Disclaimer: I do not own the Legend of Zelda, Nintendo, or any of these characters. Errrr... well, I own Keeblero's name.

A/N: Woooow, and how time passes by. Anyway, this story is dedicated to my Grandma and Grandpa.



By Kurai Hitokiri


When someone dies, it leaves such a giant void in your heart… you feel like you can never pick yourself back up and continue down the road. It becomes harder each day to accept something as horrid as losing a loved one, but sometimes we have to choke our tears down for the good of those around us. After all, it's hard for a little kid to accept the reality that someone in their life has left the world forever…

It's especially difficult when a parent leaves the world. You thought that they had no weakness… that they were somehow impervious to the ills of the world because they seemed so untouchable to anything. And even though that image eventually fades as you get older, you still seem to ask yourself 'why?!' when you see them grow so frail…

At the time you may grow angry and spiteful at everything your parents scold you on, but in the end, you have to remember that they did it because they loved you. A parent's sole objective is to protect you from the harms of the world and to teach you as much as they can before their time in the world is extinguished…

Looking back now, I know I had the most wonderful parents…

My father was a tough, no-nonsense sort of guy. And even though sometimes he seemed as hard as rocks, he still had those moments where he was just the gentlest, kindest soul in the world. He was probably one of the most brilliant men I've ever met in my life, and that was because he read so much. Dad knew about every possible subject if you asked him… I can just remember him sitting there, holding me in his arms, that strange anise cologne of his drifting to my nose and reminding me I was home. His callused, worn hands would grasp mine, and with that strange little twinkle in his eye he would say 'Keeblero, this is your world now… And just remember these things: 1.) Don't take shit from anybody 2.) Ya gotta have non-negotiable principals to stand by. If someone pushes those principals, then they're obviously not your friend.'

He was right, of course. He always was.

...And then there was my Mother… Goddesses I loved her.

I remember those few years before I went to kindergarten were the years we were closest.

I'd play with pots and pans down on the kitchen floor while she washed the dishes, and I'd look up at her with the curiosity befitting my age… every time she was looking back at me with that strange little smile parents give you on their face. Then after that she'd take my hand in hers and we'd take the bus downtown to the Ice Cream Parlor for a treat.

She was a shy, quiet woman who wouldn't hurt anyone… that was, unless they messed with her kids. I remember being wide-eyed when she cussed at a kid from my elementary school after he kicked me into the dirt and continuously hit me upside the head. There was no doubt she had some sort of little temper about her. But that just made her all the more admirable.

So imagine my shock when Mom goes into a coma.

I… was already married and long moved out when the news came that my Mom had collapsed in the bathroom at her house.

Following the accident she was taken to the medical center and instantly placed in the ICU. She could no longer breath or eat in her unconciousness… machines became her mouth and lungs.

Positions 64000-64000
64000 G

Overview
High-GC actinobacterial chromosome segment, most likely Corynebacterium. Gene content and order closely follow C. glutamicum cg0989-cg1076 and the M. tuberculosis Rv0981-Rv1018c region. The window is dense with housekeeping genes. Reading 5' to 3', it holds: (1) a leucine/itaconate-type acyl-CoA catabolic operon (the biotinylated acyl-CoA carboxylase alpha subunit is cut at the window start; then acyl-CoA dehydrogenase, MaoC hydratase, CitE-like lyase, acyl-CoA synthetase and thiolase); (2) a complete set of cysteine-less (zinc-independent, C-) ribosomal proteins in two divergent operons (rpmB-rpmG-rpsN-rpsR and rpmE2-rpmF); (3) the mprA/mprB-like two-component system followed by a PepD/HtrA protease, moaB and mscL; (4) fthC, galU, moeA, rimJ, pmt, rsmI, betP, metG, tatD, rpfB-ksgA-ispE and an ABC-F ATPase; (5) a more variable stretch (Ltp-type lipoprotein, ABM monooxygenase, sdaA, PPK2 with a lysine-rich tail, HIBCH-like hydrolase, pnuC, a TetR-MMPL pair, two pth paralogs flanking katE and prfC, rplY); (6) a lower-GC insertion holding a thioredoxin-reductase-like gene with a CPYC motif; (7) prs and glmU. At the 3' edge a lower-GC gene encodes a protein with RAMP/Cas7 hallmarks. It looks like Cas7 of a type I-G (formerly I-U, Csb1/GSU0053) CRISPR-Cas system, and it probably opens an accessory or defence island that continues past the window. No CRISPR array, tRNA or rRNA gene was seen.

I rushed down to be at her side, leaving my wife and child behind. I couldn't let my daughter see her Grandmother in such a terrible state, she was only five or so at the time.

…I can't describe anything from those days… it passed by in such a blur… and I certainly don't want to recall the state she was in… all I can tell you is…

She passed away still in that horrid coma.

Dad was lost without her, I saw him cry whenever I left the room, falling to his knees and grasping at his heart in such a way it made me choke with sorrow. The spark he had in his blue eyes when Mom was alive had left him, replaced by an agony that seemed to crawl and spark within him.

Dad became so incredibly thin and frail after he lost Mom. He'd eat only once a day, and it'd be a pathetically small meal. His head full of blonde hair began to thin as time passed. He'd come to celebrate Thanksgiving with us, always playing doting grandfather whenever Navi appeared… Otherwise that same pained, twisted look would wash across his face until he had to pretend again.

He was remarried to a woman he'd known for years, and for the first time since Mom died he became happy.

He put on weight… probably more than he needed. The pain in his eyes was still present, but it was overshadowed by the incredible new spark in his eyes. His hair filled back in and he became an energetic, funny man.

…Five years after this metamorphosis, he had a heart attack in the hallway and died as soon as he hit the ground. I was told there had been no pain when he passed, perhaps only a slight pressure on his chest.

In the end… I guess what I'm trying to say is this: 'cherish your parents while they are still in this world. You never know when they will leave you.'

And to those that already have lost their parents, remember this…

They may not be here right now, but their memory is always in your mind and heart. So long as they're there, then they cannot die.

…I love you Mom and Dad…

Thank you.


A/N: Please review...

This story is dedicated to Marylyn S.

Dear Grandma, you are missed...

I love you... always.

Today was your birthday... And I'll still celebrate it.

Thank you for watching over me.